<p>Click here to get to chat:;client=web&amp;chan=%23Recipezaar The picture above is of me, but is not a very recent one. It was taken during a very sweet time of my life many years ago. The face is mostly the same, but atlas....everything has aged by about 20 years. I am a little heavier, my hair is not permed anymore and is straight with a slight wave to it, almost to my waist with a touch of grey at my temples. I like the picture because it reflects me and my love of the beautiful Colorado Rocky Mountains near Wellington Lake. I am grandma to Xavier Pryce (aka Zavy) who is 7, his&nbsp;little brother, Rylan James, who is 6 and Baby Wyatt who will be 3 in December.&nbsp; They and their momma are the light of my heart. I enjoy hosting a chat room called #Recipezaar on, named after the old site.&nbsp; Many people don't know this, but I was Recipezaar's first paid employee when was Recipezaar and Gay and Troy owned it.&nbsp; I am finding it difficult to spend as much time here as I used to.&nbsp; I am retired now and spend my days watch my grandsons while their momma works.&nbsp; Trying to spend time on the computer with 3 rowdy, hyper little boys in the house can be frustrating and sometimes even impossible unless their momma is home to keep an eye on things while grandma indulges herself on the computer.I wish I was as witty a writer as some of the others here on, but I am afraid that all of my creativity and talent goes into my cooking, but I will give this my best shot anyway. I am a single mother to one 25 year old daughter (Alicia) and grandma to Xavier Pryce, Rylan James and Wyatt William. They all still live with me, so I am pretty much the boy's other parent.&nbsp; Cooking is never a chore for me. I collect cookbooks and am an avid reader of anything but have a particular love of horror novels. Stephen King and Dean Koontz are my favorite authors. Although I have degree in office management and graduated with a 3.8 GPA, I must be Food's worst spelling member so please excuse me if you notice it in my posts and if you notice it in my recipes, then my thanks in advance for editing the recipe to be spelled correctly if you have done so. My screen name is pretty simple and easy to remember, but sometimes people do ask me why it says Karen from Colorado instead of Karen from California. It used to be Karen IN Colorado until I moved here to Southern California to be near my sister, Morti, after our parent's deaths in 1996 and 97 and the loss of my job in Colorado in 2002. I tried Karen In California after moving, but it just didn't seem like me so I changed it to Karen FROM Colorado which will always be home to me no matter where my address is at the time. I was born there and will always love that bright and beautiful state. Especially my beloved Rocky Mountains where I spent so much of my time while living there all of my life. If you find yourself using one of my recipes as your dinner tonight, please feel free to change it to suit your own tastes. I will not mind in the least. It is what I would do if the recipe were posted by you. Your ideas might be much better then mine and just might make the recipe even better then I thought it was when I posted it. Please do mention the changes and results in your review even if the change didn't work out like you thought it might. I truly do welcome the feedback and promise not to jump all over you if you make this your practice. All I ask is that you not re-submit my recipe as yours with those changes unless they are major changes. Mind if I ask for an inspired by recipe whatever by Karen From Colorado if you do find yourself changing a recipe so much that it becomes a different dish? I have no secrets, so if there is anything else you wish to know about me, then never feel afraid to ask me. I will let you know if your question is too personal. Most likely the only thing I will not give out to most people is my address, phone number and my last name. My thoughts on controversial threads as a forum host: Often (very often), I would wish to post my thoughts and disgust about certain topics just as many others do in these forums. I, too, have an opinion most times and would love to blast certain people with them despite the fact that my opinion is just one more in a vast sea of opinions. However; I have learned long ago that my opinion really is just one more opinion and no one really gives a &amp;%$@ what I think about certain topics, so why put myself out there for others to ridicule me for them. There is ALWAYS someone who will. There will ALWAYS be someone that will move heaven and earth to make you see things their way. I am perfectly happy with seeing things my way and it really doesn't matter to me if others don't view things the way I do. Opinions are not facts. They are opinions only and I don't consider them to be a learning tool. They should not be used as one. If anyone wishes to teach me something, then I hope they will do so with good, solid facts. Not with an opinion. As a forum host, I personally, feel a duty to set an example. I will not be baited into arguments on the forums. I consider it smarter then getting down and rolling in the mud with someone who just likes the excitement of controversial threads in order to entertain others. I will not respond to posts directed towards me with the intentions of dragging me down with them to the bowels of hate and discontent. People that wish to do so can take their best shot at me, but I will not be engaged. In my opinion (told you I had one), that makes me smarter. I will not be the one signing the TOS again. My thoughts on recipe reviews: Please be honest in your reviews. Even a low, but well written, well thought out review can be helpful to other cooks. I have experienced that made a recipe with 50 5 star reviews and hated it thing and wondered why everyone thought it was so delicious. I always think twice about reviewing recipes like that, but I make myself do it because it is what I want others to do. I hate the idea of bringing someones reviews down even a little bit with my less then loved it review, but if we don't, the review system is useless. I don't watch my statistics so much, but I know others do. I still love getting reviews on my recipes. Some make me laugh, some make me sigh and some make my day, but I never let one ruin my day because as nice as it is to read someone's thoughts on one of my recipes (especially one I created myself), it is just not THAT important in the grand scheme of things. The only reviews that really tick me off are retaliatory reviews. Someone's feelings got hurt so they decide to hit back. That is just childish and stupid. I have never had one, but I have read some left for other people. This kind of behavior in grown adults is disgusting. I also dislike reviews that say something like this recipe is not right because it is not made like my mom used to make it. So what! There are hundreds of recipes for spaghetti sauce posted here on Recipezaar. Each and every one of them is sauce recipe for spaghetti. They each have a set of ingredients and instructions for preparing them. That makes them all recipes, with nothing not right about them. I find reviews that say the recipe sounds good or something like that useless. I know that no one is required to make a recipe in order to review it, and I would hate for anyone to lie about making it only so they can leave a comment, but honestly....what good is that kind of statement going to do anyone? I will mark that review as unhelpful and hopefully help send it to the end of a long line of helpful reviews. Reviews that say something along the lines of sorry, but this was just a big mess. We ended up feeding this dinner to the disposal. is also useless. Why didn't it work for you? Was one flavor over powering the rest of the dish? Was it too dry? Too watery? Too bland? Do you have any suggestions for other people that might want to try this recipe? Was the fact that you tossed it into the disposal really necessary to your review? This kind of review is also acceptable on Food, but nothing in that review is helpful to anyone at all. It will also get an unhelpful from me, helping to send it to the back of the list of helpful reviews. Any review that leaves only stars, whether they be 5 stars or 1 star is useless to me. Why did you love it or hate it? Those will get an unhelpful vote. Any 5 star review that doesn't express why this recipe was so great will also get an unhelpful vote. My DH came back for thirds! doesn't tell me anything more then he must have been really hungry that night. Was the recipe easy to prepare? Was it well written? Did all the flavors meld together perfectly? Did you have to substitute any ingredients for taste, diet, or because you can't get an ingredient? Did your changes work? Did you make it just as it was written? Tell us why it was so great. As recipes posters, please never feel the need to thank me for reviewing one of your recipes. My review is in thanks to you for sharing your recipe. You gave me the chance to try something new and for that, that I am grateful. Thank you for posting it so that I may experience something new whether in cooking it or in tasting it. You did me the favor by posting the recipe so that I could make it. I have prepared and enjoyed foods that I would never have tried before if people like you had not shared your recipe. You deserve the thanks. Not me for eating it. If I gave you a cup of coffee, you would most likely say thank you. If I said thank you for the thank you, it kind of throws off the whole exchange. I appreciate your for taking the time to view and read my profile. Your taking that time shows an interest in my ideas and in me as a person and I take that as the greatest compliment possible on ****************************************************** I didn't have potatoes, so I substituted rice. I didn't have paprika, so I used another spice. I didn't have tomato sauce, I used tomato paste; A whole can, not a half can - I don't believe in waste. A friend gave me the recipe; she said you couldn't beat it. There must be something wrong with her, I couldn't even eat it!</p>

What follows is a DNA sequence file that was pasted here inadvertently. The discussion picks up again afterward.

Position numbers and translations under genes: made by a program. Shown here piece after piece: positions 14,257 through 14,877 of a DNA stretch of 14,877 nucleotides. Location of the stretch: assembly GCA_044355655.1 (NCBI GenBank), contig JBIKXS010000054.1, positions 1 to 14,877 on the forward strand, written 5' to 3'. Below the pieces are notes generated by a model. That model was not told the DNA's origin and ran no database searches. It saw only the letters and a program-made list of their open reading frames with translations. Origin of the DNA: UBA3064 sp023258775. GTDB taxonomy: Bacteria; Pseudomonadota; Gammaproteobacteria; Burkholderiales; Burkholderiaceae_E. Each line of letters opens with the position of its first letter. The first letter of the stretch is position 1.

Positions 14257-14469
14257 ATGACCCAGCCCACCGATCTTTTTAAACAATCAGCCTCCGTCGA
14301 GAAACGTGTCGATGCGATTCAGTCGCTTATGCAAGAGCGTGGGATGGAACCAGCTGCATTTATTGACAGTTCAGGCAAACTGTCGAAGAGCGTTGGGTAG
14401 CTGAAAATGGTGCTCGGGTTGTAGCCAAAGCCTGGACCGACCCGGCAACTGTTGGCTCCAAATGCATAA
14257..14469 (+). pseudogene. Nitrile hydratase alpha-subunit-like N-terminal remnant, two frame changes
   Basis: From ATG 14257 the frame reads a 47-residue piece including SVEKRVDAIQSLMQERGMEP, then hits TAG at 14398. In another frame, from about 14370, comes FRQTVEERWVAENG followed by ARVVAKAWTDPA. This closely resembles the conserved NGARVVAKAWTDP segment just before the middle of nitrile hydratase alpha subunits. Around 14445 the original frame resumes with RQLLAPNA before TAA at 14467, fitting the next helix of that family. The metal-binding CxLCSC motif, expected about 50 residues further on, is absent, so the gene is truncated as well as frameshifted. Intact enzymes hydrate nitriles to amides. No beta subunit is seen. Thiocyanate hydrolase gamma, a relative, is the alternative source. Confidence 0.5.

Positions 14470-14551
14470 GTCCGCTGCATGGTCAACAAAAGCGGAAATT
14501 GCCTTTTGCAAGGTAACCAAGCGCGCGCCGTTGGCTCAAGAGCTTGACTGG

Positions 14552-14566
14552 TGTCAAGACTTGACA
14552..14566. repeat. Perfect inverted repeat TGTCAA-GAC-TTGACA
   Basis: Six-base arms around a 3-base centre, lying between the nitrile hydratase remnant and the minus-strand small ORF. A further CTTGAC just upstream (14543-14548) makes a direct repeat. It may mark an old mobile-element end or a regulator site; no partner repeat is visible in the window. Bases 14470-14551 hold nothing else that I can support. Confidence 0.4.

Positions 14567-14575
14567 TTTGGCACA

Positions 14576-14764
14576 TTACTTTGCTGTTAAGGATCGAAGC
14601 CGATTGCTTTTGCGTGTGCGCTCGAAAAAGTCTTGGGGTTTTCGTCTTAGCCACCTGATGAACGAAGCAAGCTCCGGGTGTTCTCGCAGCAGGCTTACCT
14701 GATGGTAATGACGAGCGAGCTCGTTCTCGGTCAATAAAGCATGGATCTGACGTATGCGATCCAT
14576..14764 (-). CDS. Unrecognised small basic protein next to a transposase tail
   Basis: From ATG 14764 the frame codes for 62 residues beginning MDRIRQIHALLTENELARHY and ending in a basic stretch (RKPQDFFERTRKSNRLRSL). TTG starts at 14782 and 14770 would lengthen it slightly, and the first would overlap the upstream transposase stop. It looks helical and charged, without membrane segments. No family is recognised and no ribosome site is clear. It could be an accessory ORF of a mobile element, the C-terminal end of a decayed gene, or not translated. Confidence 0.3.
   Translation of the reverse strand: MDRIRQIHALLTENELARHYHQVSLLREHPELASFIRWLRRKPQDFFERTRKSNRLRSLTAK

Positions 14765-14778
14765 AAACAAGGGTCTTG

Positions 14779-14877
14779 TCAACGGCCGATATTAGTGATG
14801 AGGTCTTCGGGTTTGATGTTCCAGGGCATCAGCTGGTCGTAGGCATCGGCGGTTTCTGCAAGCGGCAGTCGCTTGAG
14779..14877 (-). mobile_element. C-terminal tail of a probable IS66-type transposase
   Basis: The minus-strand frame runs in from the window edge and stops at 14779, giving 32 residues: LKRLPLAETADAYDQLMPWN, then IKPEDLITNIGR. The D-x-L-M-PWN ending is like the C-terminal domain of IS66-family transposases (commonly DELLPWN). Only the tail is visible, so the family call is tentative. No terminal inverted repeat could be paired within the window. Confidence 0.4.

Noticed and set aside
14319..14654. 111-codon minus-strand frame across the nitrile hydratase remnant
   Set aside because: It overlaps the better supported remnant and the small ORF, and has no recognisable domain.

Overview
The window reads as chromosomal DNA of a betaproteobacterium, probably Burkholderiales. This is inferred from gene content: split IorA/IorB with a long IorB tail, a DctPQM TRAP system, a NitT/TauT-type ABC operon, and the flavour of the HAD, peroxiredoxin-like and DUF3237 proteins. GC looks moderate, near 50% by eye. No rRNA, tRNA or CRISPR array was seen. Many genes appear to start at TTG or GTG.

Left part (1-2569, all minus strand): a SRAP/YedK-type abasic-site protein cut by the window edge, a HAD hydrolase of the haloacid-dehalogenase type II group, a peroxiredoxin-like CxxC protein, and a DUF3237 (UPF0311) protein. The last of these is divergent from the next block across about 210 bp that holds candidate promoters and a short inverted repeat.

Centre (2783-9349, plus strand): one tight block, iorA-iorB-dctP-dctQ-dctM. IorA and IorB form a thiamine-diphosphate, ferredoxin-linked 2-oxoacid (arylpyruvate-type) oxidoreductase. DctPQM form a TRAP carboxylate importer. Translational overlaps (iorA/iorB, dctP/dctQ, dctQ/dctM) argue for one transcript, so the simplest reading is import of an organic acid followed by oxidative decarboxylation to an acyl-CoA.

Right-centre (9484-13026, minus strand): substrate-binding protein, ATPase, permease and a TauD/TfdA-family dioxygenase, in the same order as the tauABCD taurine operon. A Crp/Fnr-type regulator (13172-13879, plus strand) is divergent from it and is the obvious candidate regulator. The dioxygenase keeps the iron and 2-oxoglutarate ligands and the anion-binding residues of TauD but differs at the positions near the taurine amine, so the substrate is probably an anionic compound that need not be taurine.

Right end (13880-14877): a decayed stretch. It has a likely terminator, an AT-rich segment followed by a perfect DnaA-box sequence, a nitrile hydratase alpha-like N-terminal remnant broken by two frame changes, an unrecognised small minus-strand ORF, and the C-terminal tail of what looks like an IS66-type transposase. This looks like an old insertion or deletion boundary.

View Full Profile

Find More Recipes